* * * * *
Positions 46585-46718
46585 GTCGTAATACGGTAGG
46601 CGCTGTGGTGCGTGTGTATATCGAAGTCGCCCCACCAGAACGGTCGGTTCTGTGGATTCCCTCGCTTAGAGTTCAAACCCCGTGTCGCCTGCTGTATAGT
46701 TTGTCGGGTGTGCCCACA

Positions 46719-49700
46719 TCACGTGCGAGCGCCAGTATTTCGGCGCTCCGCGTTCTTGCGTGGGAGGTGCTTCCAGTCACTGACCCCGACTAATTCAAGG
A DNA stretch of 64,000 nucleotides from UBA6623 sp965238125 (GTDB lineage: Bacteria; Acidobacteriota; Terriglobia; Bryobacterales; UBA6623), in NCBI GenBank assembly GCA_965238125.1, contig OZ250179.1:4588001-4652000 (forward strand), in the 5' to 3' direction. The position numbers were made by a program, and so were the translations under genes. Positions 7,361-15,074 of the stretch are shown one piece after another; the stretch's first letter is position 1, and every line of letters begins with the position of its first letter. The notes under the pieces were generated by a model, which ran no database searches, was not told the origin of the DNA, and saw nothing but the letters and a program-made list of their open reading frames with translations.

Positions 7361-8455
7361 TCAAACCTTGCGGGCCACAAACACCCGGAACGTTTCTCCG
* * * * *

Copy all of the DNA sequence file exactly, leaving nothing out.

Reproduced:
Positions 46585-46718
46585 GTCGTAATACGGTAGG
46601 CGCTGTGGTGCGTGTGTATATCGAAGTCGCCCCACCAGAACGGTCGGTTCTGTGGATTCCCTCGCTTAGAGTTCAAACCCCGTGTCGCCTGCTGTATAGT
46701 TTGTCGGGTGTGCCCACA

Positions 46719-49700
46719 TCACGTGCGAGCGCCAGTATTTCGGCGCTCCGCGTTCTTGCGTGGGAGGTGCTTCCAGTCACTGACCCCGACTAATTCAAGG
A DNA stretch of 64,000 nucleotides from UBA6623 sp965238125 (GTDB lineage: Bacteria; Acidobacteriota; Terriglobia; Bryobacterales; UBA6623), in NCBI GenBank assembly GCA_965238125.1, contig OZ250179.1:4588001-4652000 (forward strand), in the 5' to 3' direction. The position numbers were made by a program, and so were the translations under genes. Positions 7,361-15,074 of the stretch are shown one piece after another; the stretch's first letter is position 1, and every line of letters begins with the position of its first letter. The notes under the pieces were generated by a model, which ran no database searches, was not told the origin of the DNA, and saw nothing but the letters and a program-made list of their open reading frames with translations.

Positions 7361-8455
7361 TCAAACCTTGCGGGCCACAAACACCCGGAACGTTTCTCCG